My Way: Craig Sams on how to become a success at work

'Always lean backward in an interview'
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The Independent Online

Craig Sams opened Seed, the UK's first macrobiotic restaurant, in 1967, later expanding into retail, wholesaling and manufacturing under the Whole Earth brand. He is also co-founder of Green & Black's organic chocolate, and chair of the trustees of the Soil Association

What did you want to be as a child?

A market researcher. I'd read The Hidden Persuaders by Vance Packard and wanted to peep behind the curtain of advertising and media to see how they worked.

What did you realistically think you'd end up doing?

My father worked for the military and I thought I'd probably join the Peace Corps and then the Navy.

You did a BSc in economics at the University of Pennsylvania. Was it worth it?

Very little of what I learnt at university had any real value. Five months before I graduated, I discovered the macrobiotic diet and visited the first macrobiotic restaurant in the US. That's when I made the decision to open a macrobiotic café in London, where my mother was living.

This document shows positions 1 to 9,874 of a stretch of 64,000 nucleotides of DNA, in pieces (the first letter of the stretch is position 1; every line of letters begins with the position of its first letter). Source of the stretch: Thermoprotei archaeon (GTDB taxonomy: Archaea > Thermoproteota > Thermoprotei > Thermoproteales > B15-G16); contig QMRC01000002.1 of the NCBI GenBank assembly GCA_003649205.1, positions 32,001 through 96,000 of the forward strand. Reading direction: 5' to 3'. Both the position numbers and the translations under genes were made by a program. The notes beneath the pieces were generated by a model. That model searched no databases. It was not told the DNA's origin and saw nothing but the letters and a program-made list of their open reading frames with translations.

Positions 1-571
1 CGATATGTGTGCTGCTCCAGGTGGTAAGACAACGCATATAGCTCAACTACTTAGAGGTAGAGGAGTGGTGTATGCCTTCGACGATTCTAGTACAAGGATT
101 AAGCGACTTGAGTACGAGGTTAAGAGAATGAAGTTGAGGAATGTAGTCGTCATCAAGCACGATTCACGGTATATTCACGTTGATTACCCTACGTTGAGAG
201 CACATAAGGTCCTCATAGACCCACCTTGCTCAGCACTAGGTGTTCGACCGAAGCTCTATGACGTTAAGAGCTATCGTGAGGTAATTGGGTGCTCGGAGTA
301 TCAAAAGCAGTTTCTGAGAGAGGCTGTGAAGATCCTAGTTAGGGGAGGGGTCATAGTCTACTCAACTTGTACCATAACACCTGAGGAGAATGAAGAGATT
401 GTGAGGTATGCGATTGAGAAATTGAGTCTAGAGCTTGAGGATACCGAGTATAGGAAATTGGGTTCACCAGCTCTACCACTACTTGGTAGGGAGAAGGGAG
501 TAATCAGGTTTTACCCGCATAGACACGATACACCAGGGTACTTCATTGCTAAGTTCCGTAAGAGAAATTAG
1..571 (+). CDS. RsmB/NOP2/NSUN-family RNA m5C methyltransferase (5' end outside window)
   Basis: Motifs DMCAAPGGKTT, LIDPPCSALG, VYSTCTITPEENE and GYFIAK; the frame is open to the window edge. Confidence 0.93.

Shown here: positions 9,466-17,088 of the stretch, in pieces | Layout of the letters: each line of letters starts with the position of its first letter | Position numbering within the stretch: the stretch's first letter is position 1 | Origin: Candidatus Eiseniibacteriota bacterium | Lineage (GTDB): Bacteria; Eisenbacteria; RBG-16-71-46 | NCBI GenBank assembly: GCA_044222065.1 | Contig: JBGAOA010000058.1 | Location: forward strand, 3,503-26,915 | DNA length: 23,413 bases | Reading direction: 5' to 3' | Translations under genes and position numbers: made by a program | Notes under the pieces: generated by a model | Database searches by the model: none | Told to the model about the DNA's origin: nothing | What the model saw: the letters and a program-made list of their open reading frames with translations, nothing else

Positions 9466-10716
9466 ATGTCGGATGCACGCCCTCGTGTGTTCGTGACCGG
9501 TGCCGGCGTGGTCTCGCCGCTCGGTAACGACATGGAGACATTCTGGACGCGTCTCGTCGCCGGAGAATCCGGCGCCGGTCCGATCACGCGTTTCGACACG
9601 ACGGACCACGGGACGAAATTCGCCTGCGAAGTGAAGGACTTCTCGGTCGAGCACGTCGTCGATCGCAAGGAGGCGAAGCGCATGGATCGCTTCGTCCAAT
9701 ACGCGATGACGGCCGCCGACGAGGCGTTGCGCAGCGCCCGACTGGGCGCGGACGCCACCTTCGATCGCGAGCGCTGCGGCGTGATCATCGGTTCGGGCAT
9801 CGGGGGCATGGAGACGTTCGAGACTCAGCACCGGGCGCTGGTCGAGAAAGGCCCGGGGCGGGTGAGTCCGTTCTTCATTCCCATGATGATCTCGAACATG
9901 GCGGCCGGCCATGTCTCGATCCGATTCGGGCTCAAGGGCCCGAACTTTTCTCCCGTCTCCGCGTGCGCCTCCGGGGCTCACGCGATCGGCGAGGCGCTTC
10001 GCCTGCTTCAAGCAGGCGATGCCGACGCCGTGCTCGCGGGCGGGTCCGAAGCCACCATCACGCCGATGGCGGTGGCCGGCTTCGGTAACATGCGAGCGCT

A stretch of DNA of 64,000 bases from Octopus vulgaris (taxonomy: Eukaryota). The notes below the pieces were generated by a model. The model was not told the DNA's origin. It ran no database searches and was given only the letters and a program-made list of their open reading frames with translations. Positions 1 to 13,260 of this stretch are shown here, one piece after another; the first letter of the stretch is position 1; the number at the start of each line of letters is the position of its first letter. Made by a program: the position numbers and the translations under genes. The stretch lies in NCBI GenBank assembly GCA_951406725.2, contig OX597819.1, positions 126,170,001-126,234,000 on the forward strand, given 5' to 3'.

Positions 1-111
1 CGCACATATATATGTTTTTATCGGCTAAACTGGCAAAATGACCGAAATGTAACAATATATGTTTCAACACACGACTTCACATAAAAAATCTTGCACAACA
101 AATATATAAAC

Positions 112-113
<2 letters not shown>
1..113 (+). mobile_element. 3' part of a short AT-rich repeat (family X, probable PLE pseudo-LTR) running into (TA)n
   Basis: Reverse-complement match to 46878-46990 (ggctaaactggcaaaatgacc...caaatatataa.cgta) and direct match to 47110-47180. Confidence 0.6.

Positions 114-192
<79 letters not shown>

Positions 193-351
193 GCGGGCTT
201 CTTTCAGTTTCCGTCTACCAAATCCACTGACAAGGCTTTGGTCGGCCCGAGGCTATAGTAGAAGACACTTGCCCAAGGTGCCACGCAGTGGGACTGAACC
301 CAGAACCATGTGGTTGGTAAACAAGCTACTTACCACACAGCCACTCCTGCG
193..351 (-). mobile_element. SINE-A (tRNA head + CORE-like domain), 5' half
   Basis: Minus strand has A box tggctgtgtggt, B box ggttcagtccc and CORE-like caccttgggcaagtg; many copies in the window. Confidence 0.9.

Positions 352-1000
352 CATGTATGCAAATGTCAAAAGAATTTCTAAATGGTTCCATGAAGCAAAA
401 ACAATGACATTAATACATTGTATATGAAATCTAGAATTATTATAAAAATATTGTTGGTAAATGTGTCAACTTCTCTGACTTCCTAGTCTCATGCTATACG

But didn't an economics degree help with that?

I understood what a bank was and I could read the financial pages, but you don't need four years at university to figure that out.

How did you go from café to major brand?

I was driven by two things, the first being macrobiotics. I'd been ill when I discovered the diet and it worked like a miracle so I was like a born-again Christian spreading the word. I also wanted to make money and I could see that it was the next big thing, although potential investors would ask, "How long do you think this organic fad will last?".

Do you consider yourself successful?

Now I do, but 10 years ago I remember sitting in the back of a minicab and being short of cash and thinking that it could be me driving that cab. But by 1998, we had two strong brands, Whole Earth and Green & Black's, and I realised that whichever way we went in terms of investors, it would turn out all right.

What's the best decision you ever made?

Writing to the Peace Corps and saying I won't be joining after all, I'm going to open a café in London.

Have you ever been fired from a job?

No, and I've never been turned down for a job, except three years ago when I applied to join the board of the Food Standards Agency and I didn't get it. They didn't say why.

Any interview tips?

Lean back, don't lean forward. Be relaxed and try to smile, practice this in front of the mirror. Anxiety creates tension and then you're not the person you would be if you had the job, so try to believe that you have the job already.

What are your CV tips?

The big question is always why you moved from one job to another, so you need to be able to explain that.

Who are your heroes?

In the food world, it is William Kellogg – he really got what was wrong with people's diet. And then Anita Roddick, who kept a lot of social entrepreneurs sane in the 1990s.